The Philippine Economic Zone Authority (PEZA) and the IT & Business Process Association of the Philippines (IBPAP) are gearing up for a strategic and industry-led partnership in attracting foreign direct investments in the country.
PEZA director general Tereso Panga and his team met recently with IBPAP president and CEO Jack Madrid and some of the IBPAP officials to discuss areas for active collaboration and strategic alliance for the creation of plans on effective investment attraction and facilitation in line with the goals of PEZA, the industry, and the whole government.
“We really want to thank IBPAP and the IT industry for all the support to PEZA and huge contributions to the country’s local and national development. Indeed, the IT is an indispensable industry helping us grow the economy and it is about time that we give back to the industry to be able to achieve its one million jobs target by 2028,” Panga said.
“Two of our goals are aligned with each other. Just like PEZA, we have the responsibility for delivering employment and export service revenues to the country,” Madrid said.
Madrid, meanwhile, cited concerns of the IT-BPO industry with infrastructure and the implementation of the work-from-home.
“We have a severe talent demand-supply gap… We need to address our talent crisis. [Surely, we are a country with rich pool of talent and] the result of that is many people want to continue to invest [in the Philippines]. But increasingly, the challenge is not the cost — it’s the people,” Madrid said.
He added, “We now live in a world where being able to work remotely is important. It’s also the reason of people who are overconcentrated in the Philippines, they are also beginning to diversify outside. But for many [IBPAP] members, we’re still their main handler, but the main message here is the mismatch and the supply and demand of talent.”
Panga shared that PEZA is cooperating with the ongoing initiative of USAID to ready the Filipino workforce in preparation for the Industry 4.0.
“We are involving all our locators in the USAID survey and once this is done, we can work together with other stakeholders to invest in workforce training and institutional capacity building to narrow the jobs gap and address the critical skills shortage. We want to have the same parallel track for the IT industry,” Panga said.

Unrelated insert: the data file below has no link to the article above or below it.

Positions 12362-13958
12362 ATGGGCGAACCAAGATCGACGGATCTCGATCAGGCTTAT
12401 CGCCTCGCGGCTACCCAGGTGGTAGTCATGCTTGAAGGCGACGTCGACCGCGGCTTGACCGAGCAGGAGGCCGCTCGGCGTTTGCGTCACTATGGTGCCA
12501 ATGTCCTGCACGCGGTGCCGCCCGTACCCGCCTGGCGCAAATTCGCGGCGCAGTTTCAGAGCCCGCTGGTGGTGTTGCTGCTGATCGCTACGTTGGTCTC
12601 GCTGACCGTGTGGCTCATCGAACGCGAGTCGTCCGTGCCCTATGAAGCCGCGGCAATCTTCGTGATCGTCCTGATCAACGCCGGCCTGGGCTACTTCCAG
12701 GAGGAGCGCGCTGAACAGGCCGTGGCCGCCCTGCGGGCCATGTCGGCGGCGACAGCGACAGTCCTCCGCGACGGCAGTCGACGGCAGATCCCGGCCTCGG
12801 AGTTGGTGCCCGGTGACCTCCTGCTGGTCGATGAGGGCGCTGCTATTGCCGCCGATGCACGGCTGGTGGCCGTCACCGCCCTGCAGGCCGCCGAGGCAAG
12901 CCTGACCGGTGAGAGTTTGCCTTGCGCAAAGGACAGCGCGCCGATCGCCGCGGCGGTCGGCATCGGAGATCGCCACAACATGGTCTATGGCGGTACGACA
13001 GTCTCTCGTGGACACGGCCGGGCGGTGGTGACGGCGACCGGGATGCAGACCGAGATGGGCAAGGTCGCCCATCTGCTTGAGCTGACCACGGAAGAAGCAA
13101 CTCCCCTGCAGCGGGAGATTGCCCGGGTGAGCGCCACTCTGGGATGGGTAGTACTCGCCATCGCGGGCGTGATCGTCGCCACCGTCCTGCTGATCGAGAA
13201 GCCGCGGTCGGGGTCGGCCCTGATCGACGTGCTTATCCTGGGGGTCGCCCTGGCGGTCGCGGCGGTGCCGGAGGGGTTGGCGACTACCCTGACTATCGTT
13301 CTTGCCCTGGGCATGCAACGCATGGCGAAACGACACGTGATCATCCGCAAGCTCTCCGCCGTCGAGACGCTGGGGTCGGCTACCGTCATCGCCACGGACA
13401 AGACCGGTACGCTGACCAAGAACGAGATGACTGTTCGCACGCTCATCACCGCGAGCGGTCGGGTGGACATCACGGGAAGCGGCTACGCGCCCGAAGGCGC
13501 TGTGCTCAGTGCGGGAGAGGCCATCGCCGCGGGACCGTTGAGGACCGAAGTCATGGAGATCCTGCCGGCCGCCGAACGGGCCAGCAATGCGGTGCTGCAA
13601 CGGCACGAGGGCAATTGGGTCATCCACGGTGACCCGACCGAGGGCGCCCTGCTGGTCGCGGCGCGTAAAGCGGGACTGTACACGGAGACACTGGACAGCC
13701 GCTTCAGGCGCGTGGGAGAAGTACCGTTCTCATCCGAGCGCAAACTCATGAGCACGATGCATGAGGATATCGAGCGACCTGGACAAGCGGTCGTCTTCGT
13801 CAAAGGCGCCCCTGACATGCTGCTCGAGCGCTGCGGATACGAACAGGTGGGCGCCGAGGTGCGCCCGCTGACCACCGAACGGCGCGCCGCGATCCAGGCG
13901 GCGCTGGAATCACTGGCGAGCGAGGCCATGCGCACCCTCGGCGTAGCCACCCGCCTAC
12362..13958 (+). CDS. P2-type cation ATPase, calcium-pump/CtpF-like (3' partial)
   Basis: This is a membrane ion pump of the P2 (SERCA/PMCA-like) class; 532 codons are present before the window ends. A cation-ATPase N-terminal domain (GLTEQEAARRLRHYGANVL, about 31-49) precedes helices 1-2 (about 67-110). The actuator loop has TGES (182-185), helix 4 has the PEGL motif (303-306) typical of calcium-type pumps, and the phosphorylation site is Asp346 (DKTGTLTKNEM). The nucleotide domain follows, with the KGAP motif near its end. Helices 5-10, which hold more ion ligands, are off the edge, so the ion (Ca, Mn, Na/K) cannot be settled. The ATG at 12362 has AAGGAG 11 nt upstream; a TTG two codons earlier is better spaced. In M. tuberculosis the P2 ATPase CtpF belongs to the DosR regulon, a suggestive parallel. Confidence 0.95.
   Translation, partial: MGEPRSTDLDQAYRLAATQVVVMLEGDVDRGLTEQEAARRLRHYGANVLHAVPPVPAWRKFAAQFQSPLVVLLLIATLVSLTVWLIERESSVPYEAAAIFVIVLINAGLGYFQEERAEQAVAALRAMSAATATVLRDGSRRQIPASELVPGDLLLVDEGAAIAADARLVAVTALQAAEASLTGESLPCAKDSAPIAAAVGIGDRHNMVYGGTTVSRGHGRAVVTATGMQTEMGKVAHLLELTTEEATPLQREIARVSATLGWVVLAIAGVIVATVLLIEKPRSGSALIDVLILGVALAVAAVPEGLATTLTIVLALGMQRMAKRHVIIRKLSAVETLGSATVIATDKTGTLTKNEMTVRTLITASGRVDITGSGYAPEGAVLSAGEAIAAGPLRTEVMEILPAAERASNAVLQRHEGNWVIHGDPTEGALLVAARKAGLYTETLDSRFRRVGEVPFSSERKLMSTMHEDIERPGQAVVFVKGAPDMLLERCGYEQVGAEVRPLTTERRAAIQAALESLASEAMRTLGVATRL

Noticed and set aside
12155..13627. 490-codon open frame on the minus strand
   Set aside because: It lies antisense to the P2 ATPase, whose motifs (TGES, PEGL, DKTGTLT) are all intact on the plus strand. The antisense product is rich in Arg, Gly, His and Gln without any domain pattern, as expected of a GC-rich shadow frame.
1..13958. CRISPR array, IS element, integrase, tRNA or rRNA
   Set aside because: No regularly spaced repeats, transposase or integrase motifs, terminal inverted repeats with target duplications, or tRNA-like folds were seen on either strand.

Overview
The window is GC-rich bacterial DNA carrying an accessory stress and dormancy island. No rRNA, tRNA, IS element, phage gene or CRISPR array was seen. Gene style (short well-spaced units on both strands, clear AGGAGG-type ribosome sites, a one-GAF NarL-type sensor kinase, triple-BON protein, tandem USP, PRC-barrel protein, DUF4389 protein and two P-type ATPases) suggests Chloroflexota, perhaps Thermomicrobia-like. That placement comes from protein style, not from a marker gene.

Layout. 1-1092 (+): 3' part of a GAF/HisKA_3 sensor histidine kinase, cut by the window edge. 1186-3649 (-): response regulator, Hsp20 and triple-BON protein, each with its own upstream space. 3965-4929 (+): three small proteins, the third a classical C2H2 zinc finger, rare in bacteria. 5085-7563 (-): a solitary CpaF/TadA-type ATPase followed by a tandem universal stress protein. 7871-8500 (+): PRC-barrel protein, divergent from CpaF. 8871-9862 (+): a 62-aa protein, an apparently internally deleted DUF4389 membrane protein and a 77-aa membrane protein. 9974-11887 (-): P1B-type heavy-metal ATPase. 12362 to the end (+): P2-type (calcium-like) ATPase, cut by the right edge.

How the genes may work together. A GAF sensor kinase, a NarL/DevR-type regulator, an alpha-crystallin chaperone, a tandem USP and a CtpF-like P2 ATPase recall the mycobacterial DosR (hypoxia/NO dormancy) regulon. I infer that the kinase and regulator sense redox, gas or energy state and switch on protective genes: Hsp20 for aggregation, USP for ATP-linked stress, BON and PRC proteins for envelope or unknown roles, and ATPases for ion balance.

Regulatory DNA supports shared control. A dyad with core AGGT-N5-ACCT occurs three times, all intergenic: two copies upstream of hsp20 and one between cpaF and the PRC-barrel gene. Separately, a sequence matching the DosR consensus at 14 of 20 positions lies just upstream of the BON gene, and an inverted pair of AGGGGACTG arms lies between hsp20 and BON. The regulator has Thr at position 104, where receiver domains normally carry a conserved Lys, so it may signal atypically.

As of 2022, there are a total of 1,582 IT-BPO industry activities registered in PEZA which generated a total of P337.593 billion investments, and 1,095,622 direct jobs.
In 2022 alone, the IT-BPO sector contributed about $17.005 billion in exports.
For Q1 2023, PEZA has approved a total of six projects from the IT sector which is expected to bring P105.546 million investments, $8.932 million exports, and 624 direct jobs.
Through this collaboration, PEZA and IBPAP remain bullish to achieve both of its 10% target for the year and contribute to the overall growth and development of the industry and the country in general.
Madrid also said they are eyeing more IT park developers and IT locator companies to expand operations in the provinces which constitute 40% of current total IT investments nationwide, and with Metro Manila still registering an annual uptake of 500,000 sqm of office spaces.
Panga further noted that, “As our strategy, we will venture into new IT investment opportunities and follow thru the leads from PBBM’s state and working visits to other countries to promote PH as the smart destination in the region.”